There are no farmhouses and barns, such as we have. Now and then we see the home of a planter, a building made of boards with holes in the walls for windows, and stairs reaching from the ground to the first floor. The houses are built high up on posts, and, as in San Juan, the well-to-do people live upstairs. The climate is such that cattle and horses feed out of doors all the year round; it. is never cold, and there is always good pasture.
The homes of the poor are to be seen everywhere along the road, and off in the fields. They are little shacks made of boards or palm bark, so mean that they would hardly do for a cow stable at home. Some have a framework of poles to which are tied palm leaves, making the walls and roof. The floors are of poles, and the roof is so thin that the rain often drops through.
We stop at a hut and look in. It has but one room. There are no windows, and the only light comes through the door, which is made of palm leaves, and so hung that it can be lifted aside during the day. The people sleep on the floor. The cooking is done in a little lean-to at the back, upon a fire bed of earth, the pot being raised upon stones above the coals.
The poor people live upon little. Their chief food is bananas, of which it takes many to satisfy hunger. The small children have their stomachs so stretched from such eating that they seem deformed. Such stomachs are sometimes called “banana stomachs.”
Our little Puerto Rican cousins of the interior are scantily clothed, but they are nice little children, and they laugh and wave their hands at us as we pass. They seem to be happy, and we notice that their parents are kind to them, and apparently love them as much as our parents do us.
We go through villages of thatched huts, seeing now and then one which has a few buildings similar to the smaller houses of San Juan. The ordinary village consists of a public square, with a big church facing it, several houses of stucco and wood, and many thatched huts. The houses are built close together. Each has a door, and some holes for windows, but no glass. We can see in as we go by. There is almost no furniture ; in some houses hammocks take the place of beds.
The people stand in the doorways and look at us as we fly by. They are dressed in white or colored cotton. Many of the women are bareheaded, and all are bare-footed. Some have naked babies in their arms, and naked children fly out of the streets to escape our automobiles.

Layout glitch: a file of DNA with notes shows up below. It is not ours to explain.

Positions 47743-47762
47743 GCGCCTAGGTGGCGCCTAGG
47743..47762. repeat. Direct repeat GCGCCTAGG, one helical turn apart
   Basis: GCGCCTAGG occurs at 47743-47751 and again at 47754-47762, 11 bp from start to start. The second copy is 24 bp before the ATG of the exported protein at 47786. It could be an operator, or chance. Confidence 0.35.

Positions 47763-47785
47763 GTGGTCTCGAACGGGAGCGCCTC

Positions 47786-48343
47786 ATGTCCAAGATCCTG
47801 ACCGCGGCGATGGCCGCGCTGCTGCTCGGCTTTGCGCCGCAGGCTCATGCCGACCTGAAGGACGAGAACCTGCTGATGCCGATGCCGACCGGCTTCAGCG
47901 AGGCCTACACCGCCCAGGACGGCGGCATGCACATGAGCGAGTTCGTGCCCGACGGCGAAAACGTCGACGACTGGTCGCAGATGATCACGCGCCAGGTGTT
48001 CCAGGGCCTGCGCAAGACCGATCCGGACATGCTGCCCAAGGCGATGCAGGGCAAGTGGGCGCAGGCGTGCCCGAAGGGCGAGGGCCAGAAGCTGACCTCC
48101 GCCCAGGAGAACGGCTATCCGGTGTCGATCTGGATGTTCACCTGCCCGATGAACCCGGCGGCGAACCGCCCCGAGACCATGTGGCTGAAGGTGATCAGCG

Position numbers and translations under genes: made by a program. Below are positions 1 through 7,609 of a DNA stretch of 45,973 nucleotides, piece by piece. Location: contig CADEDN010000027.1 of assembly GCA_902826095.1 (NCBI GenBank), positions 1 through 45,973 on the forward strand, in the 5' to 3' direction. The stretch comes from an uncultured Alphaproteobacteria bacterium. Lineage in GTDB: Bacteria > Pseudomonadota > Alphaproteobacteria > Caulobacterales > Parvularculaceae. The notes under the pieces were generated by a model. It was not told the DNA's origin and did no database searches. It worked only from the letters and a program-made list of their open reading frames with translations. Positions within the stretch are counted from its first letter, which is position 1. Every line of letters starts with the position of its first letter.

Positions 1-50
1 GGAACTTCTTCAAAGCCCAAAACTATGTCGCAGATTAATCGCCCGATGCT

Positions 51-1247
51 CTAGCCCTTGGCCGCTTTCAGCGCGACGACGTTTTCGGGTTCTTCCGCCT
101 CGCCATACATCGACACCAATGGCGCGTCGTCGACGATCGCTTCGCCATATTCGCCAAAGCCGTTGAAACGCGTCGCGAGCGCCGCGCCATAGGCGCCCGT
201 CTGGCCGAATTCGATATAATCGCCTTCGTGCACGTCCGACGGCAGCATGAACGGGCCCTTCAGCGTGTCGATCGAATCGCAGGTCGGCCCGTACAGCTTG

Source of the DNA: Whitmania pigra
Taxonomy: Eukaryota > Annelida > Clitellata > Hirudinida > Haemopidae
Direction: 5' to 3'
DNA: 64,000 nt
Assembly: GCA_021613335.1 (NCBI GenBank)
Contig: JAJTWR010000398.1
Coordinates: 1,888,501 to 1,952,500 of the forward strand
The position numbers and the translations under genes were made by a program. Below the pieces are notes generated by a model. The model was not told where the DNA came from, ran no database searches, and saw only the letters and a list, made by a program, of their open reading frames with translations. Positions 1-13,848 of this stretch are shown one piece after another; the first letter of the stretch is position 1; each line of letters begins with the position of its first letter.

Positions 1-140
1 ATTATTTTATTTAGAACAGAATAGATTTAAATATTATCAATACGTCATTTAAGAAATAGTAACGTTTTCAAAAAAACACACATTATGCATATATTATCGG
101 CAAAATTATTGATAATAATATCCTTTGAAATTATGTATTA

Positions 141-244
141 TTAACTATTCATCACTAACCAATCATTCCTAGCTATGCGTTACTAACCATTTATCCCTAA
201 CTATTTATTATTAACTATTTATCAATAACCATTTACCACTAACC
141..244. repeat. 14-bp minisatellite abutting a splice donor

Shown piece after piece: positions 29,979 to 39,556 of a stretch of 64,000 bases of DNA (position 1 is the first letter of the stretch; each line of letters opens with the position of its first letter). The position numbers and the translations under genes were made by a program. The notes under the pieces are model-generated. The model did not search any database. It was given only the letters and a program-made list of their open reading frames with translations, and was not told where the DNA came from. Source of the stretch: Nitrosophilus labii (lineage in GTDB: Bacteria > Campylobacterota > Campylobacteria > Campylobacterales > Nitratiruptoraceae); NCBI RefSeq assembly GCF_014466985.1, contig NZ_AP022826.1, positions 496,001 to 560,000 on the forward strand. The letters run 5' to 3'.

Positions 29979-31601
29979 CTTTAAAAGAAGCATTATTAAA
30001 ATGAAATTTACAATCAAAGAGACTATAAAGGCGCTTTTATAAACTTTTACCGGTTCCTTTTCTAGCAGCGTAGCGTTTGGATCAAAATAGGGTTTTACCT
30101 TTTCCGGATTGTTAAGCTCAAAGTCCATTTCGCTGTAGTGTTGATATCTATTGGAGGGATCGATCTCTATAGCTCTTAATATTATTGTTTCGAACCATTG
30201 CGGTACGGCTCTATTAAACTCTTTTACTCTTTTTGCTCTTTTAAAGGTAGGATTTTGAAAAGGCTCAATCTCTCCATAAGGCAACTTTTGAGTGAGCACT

Now we are over the mountains and going down the opposite slope. The south side of the island is drier because the trade winds from the north, which bring the rain, first strike the other side of the mountains, and the cold air squeezes out most of the moisture. This is so in all the West Indies, the northern sides being the rainier.
The latter part of our journey is downhill, but the slope is so gentle in places that we raise the brakes and let our machines fly over the road, without using steam to carry them onward.
Farther on we come to the lowlands, and are again in the great belt of sugar cane which almost encircles Puerto Rico. The black earth is covered with a rich growth of pale green. We pass many sugar factories, their smoke-stacks leaning, as it were, against the blue sky, and we see gangs of men at work cutting the cane. At last we reach Ponce (pon’sa), the commercial center of this side of the island. It is a flat, Spanish built town of one and two storied houses, covered with stucco and painted in the brightest of colors. It lies about five miles from the harbor, where we can get ships that will take us to Haiti.
Before leaving, however, we spend some time making excursions by sea to the islets about Puerto Rico, and on pony back to different parts of the mainland. The chief islets are Vieques and Culebra, which we passed on our way from St. Thomas to San Juan ; and the Caja de Muertos, or Chest of the Dead, off the south coast, and Mona Island near the west coast, both noted for their phosphate deposits. The only habitable island is Vieques.
It is a mountain ridge twenty-one miles long and six miles wide. It has several sugar plantations along the coast, and its hills form excellent pastures.
Our trip over Puerto Rico shows us that it is wonderfully rich. It produces all kinds of vegetables, and some parts of it are especially good for sugar, tobacco, and coffee. There are farms not far from Ponce which raise enormous pineapples. The orange tree grows every-where, and it is never disturbed by Jack Frost. Along the coast are mil-lions of cocoanut trees, and farther back are pastures, upon which feed the finest of cattle.
There are now fast steamers from San Juan to New York, and many hundreds of thousands of oranges, grapefruits, and pineapples are annually shipped by the Puerto Ricans to us. We import also vast quantities of their tobacco and sugar, and we sell them almost all the foreign goods that they buy. This trade now amounts to many millions of dollars a year.